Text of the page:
The lesson for Tesla, if you can get past the obvious differences between the two companies, is that getting your merchandise closer to your customers ahead of confirmed orders means shorter delivery times and lower logistics costs. And that’s essentially what Tesla intends to do. By shipping out cars from the factory to the delivery centers as they roll out, Tesla can dramatically reduce delivery times and potentially cut logistics expenses at scale.

Tesla has already achieved significant production volumes and is already hitting in excess of 75,000 units every quarter for the past four quarters. Although these numbers pale in comparison to those of larger auto manufacturers, it poses a significant challenge to Tesla because it doesn’t depend on third-party dealerships to hold inventory.

The next best option, therefore, is Tesla’s own delivery centers, which numbered 104 as of November 15, 2018. If the company can keep the flow of vehicles from Fremont to these facilities flowing right after production and rollout, it will dramatically improve the company’s financials. Increased availability will encourage customers to go pick up their cars at the delivery center when they’re ready instead of having to wait for delivery from the factory.

I believe it’s a prudent move for Tesla to take a page out of Amazon’s playbook, but we must also recognize that this has largely been the standard for larger retailers for decades. It might have just struck Musk that this is what Tesla needs to do, but that’s how it’s been for a long time. Walmart’s supply chain and physical presence are at the heart of its success, which is why even Amazon is unable to break its growth streak. The same goes for wholesale houses like Costco, who have powerful supply chain networks that have merchandise moving like clockwork from vendors to warehouses.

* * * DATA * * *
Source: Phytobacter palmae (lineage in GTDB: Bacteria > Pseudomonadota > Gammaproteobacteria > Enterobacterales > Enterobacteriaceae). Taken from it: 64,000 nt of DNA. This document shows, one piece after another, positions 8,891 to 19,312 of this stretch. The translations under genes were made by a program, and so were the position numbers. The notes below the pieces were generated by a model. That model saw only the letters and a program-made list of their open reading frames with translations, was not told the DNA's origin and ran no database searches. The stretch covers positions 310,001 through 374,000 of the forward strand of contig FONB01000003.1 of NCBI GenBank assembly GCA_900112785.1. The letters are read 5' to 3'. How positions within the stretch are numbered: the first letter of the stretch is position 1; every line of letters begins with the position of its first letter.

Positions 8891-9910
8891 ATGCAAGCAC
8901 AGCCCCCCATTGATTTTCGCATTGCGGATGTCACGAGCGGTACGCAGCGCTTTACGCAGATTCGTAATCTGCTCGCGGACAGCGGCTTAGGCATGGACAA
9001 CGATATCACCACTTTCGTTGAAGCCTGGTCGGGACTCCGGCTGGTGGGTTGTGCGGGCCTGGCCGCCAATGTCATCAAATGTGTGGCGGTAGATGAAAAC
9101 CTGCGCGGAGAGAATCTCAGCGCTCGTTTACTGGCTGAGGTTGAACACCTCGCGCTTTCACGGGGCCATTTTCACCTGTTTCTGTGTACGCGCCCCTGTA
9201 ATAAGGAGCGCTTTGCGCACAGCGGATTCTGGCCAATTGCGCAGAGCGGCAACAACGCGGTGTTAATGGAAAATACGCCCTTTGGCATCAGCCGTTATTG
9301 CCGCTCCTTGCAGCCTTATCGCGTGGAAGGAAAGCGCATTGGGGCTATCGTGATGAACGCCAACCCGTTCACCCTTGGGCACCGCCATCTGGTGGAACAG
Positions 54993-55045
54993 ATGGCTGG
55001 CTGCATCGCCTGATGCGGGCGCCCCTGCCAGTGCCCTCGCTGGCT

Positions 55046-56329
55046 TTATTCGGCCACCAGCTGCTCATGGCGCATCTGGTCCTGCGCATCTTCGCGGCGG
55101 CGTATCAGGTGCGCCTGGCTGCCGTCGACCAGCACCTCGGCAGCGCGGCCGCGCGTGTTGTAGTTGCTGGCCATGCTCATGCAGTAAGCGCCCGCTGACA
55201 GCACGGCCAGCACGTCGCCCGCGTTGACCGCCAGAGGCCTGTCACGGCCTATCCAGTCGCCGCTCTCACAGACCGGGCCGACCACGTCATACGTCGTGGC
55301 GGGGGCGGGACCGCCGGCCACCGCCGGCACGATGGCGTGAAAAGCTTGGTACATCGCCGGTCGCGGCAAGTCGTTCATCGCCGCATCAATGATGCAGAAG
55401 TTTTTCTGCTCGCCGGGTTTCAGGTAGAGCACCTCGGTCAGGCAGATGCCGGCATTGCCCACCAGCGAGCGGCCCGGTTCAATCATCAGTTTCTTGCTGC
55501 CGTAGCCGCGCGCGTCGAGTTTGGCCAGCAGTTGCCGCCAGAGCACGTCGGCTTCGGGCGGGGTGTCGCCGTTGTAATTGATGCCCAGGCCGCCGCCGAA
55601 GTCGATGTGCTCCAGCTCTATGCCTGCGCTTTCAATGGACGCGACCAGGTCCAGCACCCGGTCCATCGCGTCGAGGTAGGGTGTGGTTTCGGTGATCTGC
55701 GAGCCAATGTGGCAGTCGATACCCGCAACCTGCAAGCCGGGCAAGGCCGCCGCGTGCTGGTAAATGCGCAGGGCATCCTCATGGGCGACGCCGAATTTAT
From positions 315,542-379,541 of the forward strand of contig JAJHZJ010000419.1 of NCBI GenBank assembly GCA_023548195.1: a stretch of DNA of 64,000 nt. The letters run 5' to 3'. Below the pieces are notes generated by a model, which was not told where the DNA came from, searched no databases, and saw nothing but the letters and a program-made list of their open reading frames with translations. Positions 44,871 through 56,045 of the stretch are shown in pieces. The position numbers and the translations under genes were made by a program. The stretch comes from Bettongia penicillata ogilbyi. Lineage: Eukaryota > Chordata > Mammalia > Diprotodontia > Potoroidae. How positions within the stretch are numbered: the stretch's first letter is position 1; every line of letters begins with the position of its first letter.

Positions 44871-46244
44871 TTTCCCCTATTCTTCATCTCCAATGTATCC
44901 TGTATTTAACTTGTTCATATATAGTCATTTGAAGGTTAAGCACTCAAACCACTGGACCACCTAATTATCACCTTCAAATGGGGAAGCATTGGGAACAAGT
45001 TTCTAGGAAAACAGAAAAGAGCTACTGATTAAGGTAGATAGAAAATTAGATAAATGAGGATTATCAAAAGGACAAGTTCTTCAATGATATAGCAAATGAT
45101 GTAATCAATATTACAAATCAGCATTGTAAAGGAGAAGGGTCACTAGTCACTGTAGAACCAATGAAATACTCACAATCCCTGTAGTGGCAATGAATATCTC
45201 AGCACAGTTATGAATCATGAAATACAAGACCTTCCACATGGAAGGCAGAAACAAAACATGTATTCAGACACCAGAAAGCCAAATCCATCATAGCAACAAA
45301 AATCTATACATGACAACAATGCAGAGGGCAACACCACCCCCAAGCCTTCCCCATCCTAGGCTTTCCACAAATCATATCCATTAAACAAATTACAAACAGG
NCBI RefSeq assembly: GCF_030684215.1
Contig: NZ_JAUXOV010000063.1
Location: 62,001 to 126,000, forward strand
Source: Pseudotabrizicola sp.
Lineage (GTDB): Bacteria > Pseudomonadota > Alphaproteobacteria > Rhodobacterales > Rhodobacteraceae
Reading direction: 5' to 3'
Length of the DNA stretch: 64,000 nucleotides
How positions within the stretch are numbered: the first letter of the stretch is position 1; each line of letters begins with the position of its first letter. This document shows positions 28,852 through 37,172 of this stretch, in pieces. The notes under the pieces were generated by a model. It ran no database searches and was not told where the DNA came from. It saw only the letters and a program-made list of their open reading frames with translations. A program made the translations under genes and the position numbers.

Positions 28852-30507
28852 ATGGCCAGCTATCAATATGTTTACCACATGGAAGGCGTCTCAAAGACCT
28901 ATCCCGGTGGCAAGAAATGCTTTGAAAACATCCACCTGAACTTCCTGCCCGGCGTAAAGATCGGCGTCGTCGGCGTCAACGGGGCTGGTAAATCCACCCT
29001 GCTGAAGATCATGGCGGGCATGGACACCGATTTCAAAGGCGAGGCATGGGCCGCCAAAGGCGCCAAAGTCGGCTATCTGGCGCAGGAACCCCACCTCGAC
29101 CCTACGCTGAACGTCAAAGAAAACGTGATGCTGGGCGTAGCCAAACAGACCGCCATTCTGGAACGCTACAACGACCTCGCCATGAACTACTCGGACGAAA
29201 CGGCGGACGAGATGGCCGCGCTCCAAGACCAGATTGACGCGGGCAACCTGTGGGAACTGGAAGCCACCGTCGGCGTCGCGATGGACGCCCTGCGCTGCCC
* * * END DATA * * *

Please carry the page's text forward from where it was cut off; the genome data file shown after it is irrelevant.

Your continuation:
Even within the auto industry, the whole idea of partnering with dealerships is to expand your physical network without having to make the investment in the infrastructure. And the advantages include greater accessibility for the customer and greater visibility for the company’s products. Is it any wonder why they call them “showrooms”?

Consumers typically buy based on emotional decisions. 95% of the time, it’s a subconscious emotional bond that they attempt to then rationalize by pointing out to more practical aspects like durability, reliability, usefulness, service accessibility, support availability, and so on. Those emotions are triggered when they can touch and feel the product for themselves, which is why it is vital that a company makes its products visible and physically accessible to its target audience.

And, although Tesla is trying to do things differently in nearly every aspect of its business, that truth about consumers is not about to bend itself to the will of the Mighty Musk, with all due respect. The only way Amazon managed to overcome that massive psychological barrier was competitive pricing, fast and free delivery, and easy, no-questions-asked returns with free return shipping. But even Amazon eventually realized that a vast physical presence was key to a successful e-commerce business.

To be brutally honest, it’s surprising that a really, really smart guy like Elon Musk didn’t figure this out a lot earlier in Tesla’s journey. Sometimes, the only way to learn is the hard way, I guess.